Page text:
On Dec. 30, 2010, the divorce between a financial firm’s long-time chief executive officer and his wife was finalized. The two had been married for approximately 24 years before they decided to end the relationship. A multi-million dollar divorce settlement was reached between the parties in a divorce that would certainly be considered a high-asset dissolution under anyone’s standards.
An initial lump-sum payment was transferred to the ex-wife only a day after the divorce was finalized. That lump sum amounted to just over $2.4 million, and approximately another $20,000 per month for a year after. It was at this point that the money stopped being paid when bankruptcy papers were filed.
Why did the ex-husband run out of money? It was criminal charges that had played a role. At some point during the past few years, an investigation had begun against the executive for his role in the embezzlement of funds from the firm for over 20 years. He has since pleaded guilty to the charges and awaits sentencing in court.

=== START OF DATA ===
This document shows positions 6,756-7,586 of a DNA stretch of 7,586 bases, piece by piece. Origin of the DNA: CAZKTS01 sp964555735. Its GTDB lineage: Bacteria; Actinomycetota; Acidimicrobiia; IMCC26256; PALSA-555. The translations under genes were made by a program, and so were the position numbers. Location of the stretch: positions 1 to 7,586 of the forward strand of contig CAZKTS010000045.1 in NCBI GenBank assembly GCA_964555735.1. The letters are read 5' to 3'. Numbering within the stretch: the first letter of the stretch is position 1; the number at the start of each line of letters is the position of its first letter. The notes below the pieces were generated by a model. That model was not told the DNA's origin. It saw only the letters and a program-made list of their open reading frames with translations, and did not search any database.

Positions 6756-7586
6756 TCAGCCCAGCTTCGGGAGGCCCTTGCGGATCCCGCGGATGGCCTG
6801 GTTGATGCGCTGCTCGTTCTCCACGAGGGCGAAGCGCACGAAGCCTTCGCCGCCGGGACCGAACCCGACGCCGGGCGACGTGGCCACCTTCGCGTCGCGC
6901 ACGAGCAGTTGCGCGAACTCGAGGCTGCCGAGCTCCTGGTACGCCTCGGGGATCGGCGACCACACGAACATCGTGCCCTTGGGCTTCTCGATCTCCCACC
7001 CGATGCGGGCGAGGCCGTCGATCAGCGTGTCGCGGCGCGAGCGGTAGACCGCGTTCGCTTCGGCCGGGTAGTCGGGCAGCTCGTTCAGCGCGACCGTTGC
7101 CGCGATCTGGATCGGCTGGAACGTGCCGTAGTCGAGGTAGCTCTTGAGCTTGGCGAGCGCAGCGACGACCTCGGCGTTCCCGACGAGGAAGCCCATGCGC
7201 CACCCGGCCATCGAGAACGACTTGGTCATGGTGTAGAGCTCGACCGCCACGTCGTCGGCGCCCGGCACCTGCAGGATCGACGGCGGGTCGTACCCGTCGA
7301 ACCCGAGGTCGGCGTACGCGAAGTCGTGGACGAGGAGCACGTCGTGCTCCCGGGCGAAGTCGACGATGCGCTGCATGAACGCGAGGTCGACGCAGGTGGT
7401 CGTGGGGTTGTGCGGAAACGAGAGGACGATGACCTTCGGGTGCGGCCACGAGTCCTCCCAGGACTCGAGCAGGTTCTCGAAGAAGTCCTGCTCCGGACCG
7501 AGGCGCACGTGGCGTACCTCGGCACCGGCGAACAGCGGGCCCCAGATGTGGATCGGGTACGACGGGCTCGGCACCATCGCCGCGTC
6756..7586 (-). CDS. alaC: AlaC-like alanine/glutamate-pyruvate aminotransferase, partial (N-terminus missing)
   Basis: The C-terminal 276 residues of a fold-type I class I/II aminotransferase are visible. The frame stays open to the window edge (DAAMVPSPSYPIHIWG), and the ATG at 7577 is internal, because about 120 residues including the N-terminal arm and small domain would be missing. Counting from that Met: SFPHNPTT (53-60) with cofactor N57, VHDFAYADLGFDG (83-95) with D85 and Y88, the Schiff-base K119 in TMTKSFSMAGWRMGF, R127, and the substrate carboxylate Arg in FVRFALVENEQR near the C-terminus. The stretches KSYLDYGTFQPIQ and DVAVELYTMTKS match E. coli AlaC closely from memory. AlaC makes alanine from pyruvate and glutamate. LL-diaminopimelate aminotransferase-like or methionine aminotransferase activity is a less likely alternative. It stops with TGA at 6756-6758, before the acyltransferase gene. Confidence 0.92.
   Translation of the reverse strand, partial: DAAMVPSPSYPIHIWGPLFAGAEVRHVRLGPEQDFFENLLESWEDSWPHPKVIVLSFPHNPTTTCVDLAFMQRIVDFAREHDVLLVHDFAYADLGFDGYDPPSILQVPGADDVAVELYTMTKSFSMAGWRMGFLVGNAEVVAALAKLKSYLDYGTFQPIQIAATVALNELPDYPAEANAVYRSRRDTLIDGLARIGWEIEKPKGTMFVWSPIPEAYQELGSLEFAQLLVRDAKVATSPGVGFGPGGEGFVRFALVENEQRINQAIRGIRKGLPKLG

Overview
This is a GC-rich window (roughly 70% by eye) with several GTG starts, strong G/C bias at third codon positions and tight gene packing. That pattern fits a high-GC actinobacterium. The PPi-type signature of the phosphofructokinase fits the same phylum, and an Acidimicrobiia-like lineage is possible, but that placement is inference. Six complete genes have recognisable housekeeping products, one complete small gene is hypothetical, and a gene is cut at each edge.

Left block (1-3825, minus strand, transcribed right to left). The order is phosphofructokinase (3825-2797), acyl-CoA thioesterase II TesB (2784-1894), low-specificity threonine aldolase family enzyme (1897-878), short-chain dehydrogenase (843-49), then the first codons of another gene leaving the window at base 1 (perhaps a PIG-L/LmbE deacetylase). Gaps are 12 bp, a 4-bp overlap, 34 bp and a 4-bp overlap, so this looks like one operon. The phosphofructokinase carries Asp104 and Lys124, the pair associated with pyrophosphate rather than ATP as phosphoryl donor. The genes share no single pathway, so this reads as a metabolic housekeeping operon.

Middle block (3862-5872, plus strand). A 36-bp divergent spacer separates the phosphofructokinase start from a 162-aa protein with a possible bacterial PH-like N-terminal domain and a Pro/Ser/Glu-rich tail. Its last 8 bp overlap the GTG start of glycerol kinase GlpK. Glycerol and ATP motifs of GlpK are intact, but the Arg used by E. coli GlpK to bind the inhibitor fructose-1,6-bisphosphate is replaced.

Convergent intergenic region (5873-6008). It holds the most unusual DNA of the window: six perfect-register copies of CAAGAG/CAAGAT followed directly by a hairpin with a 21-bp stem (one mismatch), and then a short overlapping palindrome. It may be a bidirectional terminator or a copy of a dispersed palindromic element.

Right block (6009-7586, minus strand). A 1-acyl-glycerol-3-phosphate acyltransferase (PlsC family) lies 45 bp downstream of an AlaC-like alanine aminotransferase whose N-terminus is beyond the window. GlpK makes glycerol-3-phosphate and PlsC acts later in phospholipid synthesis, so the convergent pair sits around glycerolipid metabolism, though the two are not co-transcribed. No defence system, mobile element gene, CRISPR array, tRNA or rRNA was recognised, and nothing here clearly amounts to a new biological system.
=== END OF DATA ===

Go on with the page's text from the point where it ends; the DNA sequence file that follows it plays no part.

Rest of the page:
The real problem for the ex-wife has been in regard to the bankruptcy. With the admission of guilt in the embezzlement of over $215 million, the bankruptcy court has now filed a lawsuit against the ex-wife seeking a return of the funds already paid to her, claiming that the money was part of the ill-gotten gains from the criminal scheme. The bankruptcy trustee also sought in the lawsuit to deny the request the wife made as creditor to the bankruptcy estate.
Source: News & Insight, “Peregrine Financial’s ex-CEO’s ex-wife sued over divorce money,” Ann Saphir, Jan. 28, 2013